High Concept

Brant E. Herman heard it on the radio: the brother of a movie star had been in an auto accident. Not the star -- his brother. Not some fiery, fatal crash -- a fender bender. And that snatch of irrelevance masquerading as news got Herman thinking. Why did fame's spotlight shine on some and not on others? How come the world recognized Darva Conger but not people like him?

Herman was working for an auction site that sold trading cards. And it struck him that those palm-size testimonials to their subjects' significance were the perfect medium for democratizing celebrity. So last year Herman launched PeopleCards. PeopleCards resemble traditional trading cards in format, with a photo (mostly amateurish, often unflattering) on the front and a compilation of not-especially-vital stats on the back. They come seven to a cellophane-wrapped package at a cost of $2.99. The first series is being sold through 200 retail outlets nationwide.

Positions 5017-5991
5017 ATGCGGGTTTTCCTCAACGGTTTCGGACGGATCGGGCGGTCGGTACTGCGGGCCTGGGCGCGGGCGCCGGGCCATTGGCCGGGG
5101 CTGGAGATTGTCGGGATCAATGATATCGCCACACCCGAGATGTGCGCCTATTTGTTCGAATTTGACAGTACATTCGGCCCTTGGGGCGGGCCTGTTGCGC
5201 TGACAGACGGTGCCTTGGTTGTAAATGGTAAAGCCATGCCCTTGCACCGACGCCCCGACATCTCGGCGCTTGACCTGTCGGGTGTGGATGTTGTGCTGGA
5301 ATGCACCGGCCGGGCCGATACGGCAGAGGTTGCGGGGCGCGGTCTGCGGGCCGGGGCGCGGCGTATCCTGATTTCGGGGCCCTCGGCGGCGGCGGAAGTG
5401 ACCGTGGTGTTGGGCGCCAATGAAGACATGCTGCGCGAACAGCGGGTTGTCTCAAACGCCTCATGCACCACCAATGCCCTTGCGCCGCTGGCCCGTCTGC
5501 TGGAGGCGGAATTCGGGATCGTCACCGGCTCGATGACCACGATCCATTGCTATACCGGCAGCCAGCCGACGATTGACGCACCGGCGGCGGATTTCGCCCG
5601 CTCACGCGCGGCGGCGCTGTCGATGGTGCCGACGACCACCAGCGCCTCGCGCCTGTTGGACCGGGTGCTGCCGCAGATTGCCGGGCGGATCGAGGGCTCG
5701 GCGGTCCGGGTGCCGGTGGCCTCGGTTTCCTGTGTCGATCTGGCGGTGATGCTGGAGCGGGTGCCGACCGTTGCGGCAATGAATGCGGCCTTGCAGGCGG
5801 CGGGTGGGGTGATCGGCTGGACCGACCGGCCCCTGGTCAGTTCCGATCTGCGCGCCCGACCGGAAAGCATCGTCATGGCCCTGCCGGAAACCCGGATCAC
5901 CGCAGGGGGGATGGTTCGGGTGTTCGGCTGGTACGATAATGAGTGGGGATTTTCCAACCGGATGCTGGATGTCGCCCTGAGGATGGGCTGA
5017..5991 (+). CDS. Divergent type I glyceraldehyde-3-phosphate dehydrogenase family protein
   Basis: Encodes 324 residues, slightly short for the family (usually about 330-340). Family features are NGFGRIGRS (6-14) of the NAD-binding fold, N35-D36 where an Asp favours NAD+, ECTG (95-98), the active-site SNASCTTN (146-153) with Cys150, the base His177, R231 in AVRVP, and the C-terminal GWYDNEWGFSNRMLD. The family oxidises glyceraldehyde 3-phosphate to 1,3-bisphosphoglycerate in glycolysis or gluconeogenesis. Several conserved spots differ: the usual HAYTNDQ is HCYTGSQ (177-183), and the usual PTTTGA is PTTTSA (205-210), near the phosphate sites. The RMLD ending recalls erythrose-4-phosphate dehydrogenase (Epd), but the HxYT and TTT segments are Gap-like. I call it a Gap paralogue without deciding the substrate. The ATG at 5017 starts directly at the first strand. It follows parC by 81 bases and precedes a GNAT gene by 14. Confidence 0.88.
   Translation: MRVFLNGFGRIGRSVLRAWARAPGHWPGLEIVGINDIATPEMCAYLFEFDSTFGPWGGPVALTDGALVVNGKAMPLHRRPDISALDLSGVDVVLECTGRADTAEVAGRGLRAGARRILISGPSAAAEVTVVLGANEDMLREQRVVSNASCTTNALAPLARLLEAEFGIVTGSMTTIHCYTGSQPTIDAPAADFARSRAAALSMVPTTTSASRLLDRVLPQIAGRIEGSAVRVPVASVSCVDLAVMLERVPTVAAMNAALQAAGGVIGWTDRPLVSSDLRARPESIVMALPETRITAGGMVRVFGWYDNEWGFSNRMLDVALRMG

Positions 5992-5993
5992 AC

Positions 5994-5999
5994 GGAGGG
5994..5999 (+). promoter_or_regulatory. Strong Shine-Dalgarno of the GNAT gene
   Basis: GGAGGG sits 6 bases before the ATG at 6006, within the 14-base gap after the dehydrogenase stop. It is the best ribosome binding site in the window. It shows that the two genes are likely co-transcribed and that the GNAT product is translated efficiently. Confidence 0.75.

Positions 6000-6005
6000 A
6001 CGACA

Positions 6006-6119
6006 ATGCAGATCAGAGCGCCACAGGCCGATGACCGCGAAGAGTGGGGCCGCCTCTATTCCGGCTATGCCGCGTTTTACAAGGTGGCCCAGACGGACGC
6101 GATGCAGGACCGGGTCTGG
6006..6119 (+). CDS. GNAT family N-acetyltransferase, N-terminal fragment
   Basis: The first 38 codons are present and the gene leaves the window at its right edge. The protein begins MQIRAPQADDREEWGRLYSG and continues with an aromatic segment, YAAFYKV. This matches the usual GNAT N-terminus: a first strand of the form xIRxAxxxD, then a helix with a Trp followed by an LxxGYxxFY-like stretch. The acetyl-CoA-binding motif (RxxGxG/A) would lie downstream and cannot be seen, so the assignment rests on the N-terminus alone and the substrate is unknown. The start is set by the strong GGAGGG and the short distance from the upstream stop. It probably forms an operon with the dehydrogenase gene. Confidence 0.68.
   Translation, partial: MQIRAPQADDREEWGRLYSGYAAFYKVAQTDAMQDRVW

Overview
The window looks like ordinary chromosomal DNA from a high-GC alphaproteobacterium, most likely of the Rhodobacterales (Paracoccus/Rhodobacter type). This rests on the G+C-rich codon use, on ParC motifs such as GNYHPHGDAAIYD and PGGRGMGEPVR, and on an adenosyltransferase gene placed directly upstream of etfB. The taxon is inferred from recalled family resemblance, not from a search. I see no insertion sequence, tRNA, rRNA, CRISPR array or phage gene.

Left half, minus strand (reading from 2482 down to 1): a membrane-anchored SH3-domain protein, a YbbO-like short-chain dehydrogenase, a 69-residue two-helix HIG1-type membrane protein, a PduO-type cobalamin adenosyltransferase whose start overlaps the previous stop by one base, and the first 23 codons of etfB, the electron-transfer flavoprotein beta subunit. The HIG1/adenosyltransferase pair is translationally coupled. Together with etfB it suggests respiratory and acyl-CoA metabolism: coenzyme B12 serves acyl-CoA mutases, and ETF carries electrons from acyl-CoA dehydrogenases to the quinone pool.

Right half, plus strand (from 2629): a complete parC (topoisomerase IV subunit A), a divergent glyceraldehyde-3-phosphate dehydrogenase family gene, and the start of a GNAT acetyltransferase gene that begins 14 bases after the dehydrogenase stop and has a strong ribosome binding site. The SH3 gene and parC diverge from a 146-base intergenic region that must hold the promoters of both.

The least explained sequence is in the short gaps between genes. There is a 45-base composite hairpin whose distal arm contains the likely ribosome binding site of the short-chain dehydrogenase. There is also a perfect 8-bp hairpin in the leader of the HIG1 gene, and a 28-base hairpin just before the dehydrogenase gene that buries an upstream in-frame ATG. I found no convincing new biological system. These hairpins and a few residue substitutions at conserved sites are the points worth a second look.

As for the cards' subjects, most applied for the honor on PeopleCards' Web site ( www.peoplecards.net). "These people are never going to be in a movie or on TV," says Todd Herman, vice-president of sales. "They're saying, 'Hey, world, look at me."



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